By now, however, it should be apparent that art-as-critique has become a ritual, just another artistic tradition. Our museums (and art galleries) embrace their most distinguished critics. Just as the once-feared “death of painting” has yielded an ongoing tradition of painting, so the deconstructive art of Broodthaers has become part-and-parcel of both the gallery system and the public art museum, though he certainly aimed to upend this dialectical narrative by such acts as the destruction and/or reuse of his own previous work. Duchamp showed that any banal artifact might become a readymade; Andy Warhol and Jeff Koons demonstrated that a replica of a commercial product might become art. Hans Haacke made commercial art critiquing the commercial gallery system, and Broodthaers (among others) revealed that anti-art might itself be the subject of display and commerce.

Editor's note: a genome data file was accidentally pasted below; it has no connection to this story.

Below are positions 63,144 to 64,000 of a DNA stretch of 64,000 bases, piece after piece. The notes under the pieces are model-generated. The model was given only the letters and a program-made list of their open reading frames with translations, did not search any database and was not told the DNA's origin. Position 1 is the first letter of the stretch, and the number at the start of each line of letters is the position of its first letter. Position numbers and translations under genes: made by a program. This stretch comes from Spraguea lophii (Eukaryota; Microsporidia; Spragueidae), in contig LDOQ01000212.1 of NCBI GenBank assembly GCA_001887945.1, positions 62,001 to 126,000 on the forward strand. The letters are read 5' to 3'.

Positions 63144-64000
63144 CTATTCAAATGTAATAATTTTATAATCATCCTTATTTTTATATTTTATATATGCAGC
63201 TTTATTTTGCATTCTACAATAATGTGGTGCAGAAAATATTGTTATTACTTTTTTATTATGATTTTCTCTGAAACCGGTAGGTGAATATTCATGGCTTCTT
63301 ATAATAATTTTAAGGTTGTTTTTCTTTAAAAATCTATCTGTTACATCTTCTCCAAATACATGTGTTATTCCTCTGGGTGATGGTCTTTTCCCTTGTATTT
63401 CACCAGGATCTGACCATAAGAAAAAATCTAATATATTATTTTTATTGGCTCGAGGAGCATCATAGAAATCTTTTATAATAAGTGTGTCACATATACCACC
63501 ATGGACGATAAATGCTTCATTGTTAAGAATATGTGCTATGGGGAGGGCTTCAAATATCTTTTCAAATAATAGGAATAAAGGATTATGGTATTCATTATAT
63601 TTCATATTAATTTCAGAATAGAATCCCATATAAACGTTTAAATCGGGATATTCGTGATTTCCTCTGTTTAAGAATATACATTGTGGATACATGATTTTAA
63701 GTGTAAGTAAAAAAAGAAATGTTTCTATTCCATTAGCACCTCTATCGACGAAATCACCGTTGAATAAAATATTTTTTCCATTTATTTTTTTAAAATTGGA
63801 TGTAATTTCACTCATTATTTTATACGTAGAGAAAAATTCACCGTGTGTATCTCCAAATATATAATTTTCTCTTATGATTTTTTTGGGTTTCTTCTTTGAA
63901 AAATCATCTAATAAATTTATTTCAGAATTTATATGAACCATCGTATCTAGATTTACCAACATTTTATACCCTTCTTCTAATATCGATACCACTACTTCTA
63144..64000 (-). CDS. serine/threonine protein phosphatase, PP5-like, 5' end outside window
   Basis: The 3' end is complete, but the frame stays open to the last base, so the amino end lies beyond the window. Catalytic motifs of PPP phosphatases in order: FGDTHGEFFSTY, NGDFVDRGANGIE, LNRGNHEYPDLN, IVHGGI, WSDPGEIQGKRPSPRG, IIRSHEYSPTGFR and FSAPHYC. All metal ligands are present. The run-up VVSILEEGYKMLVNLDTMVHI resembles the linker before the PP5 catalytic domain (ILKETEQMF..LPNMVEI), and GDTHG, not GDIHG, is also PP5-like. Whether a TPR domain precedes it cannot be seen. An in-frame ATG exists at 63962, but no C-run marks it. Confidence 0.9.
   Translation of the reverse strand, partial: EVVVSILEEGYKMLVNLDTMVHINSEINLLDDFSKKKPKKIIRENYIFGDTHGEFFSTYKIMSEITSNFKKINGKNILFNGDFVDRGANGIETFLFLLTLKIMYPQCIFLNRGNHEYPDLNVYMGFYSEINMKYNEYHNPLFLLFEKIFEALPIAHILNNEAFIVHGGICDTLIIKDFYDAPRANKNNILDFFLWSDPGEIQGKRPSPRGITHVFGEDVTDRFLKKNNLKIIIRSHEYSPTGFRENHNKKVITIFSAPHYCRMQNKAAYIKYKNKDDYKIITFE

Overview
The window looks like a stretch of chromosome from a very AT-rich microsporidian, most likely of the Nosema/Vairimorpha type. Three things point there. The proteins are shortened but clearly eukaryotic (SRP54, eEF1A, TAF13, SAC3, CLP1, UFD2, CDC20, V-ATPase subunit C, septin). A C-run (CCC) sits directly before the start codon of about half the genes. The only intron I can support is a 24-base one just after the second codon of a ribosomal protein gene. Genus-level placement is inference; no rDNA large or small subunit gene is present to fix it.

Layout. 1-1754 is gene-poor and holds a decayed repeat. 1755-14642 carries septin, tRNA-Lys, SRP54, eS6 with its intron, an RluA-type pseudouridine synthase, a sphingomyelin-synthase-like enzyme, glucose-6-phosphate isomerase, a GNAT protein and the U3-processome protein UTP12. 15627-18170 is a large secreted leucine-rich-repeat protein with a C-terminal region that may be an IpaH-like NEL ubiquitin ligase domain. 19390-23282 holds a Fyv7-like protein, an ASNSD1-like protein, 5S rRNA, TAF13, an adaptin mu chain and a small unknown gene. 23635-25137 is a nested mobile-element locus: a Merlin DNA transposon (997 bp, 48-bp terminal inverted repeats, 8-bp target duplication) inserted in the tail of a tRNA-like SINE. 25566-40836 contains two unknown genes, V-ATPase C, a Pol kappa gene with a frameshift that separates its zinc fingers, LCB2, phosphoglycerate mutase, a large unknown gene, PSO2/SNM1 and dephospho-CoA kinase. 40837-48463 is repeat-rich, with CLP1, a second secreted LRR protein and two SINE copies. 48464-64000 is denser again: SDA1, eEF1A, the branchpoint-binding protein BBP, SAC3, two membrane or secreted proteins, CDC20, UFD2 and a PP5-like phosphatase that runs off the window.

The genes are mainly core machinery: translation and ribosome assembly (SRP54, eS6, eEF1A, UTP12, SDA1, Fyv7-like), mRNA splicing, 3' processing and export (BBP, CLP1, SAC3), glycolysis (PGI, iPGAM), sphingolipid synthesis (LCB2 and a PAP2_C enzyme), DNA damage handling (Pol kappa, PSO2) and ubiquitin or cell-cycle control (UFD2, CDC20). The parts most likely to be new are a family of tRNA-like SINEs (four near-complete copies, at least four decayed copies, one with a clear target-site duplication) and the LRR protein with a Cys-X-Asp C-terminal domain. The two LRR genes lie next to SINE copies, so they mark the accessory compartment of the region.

I suspect that some leftists are frustrated by this situation. I’m fascinated with the ways that our culture honors and supports its critics. The narrative of the Hegelian dialectic, which is the conceptual basis for this process of negation, has come to a standstill, which isn’t to say that the history of art has ended, as Hegel feared-and-hoped, but only that the seemingly radical pursuit of negating gestures, having become an end in itself, is a source of objects which are as aesthetically delectable as any Modernist masterpieces. Broodthaers critiques the art world from within, and so leaves its practice, to which he contributed, more firmly in place. In his catalogue essay, Buchloh argues that Broodthaers disputes “the false and preposterous claims that artistic practices could engender radical political or cultural transformations.” That, I think, is not quite correct. In fact, the present apotheosis of Broodthaers as an artist is a radical cultural transformation, just not the liberatory one that people of the arts so often talk of in vague and longing terms. Indeed, in a marvelous posthumous revelation of the reach of Broodthaers’s idea, MoMA is publishing a limited-edition facsimile of his book Atlas (1975). The deluxe version, which contains a supplement, the uncut press sheet included by Broodthaers in the original publication, is sold exclusively at MoMA stores.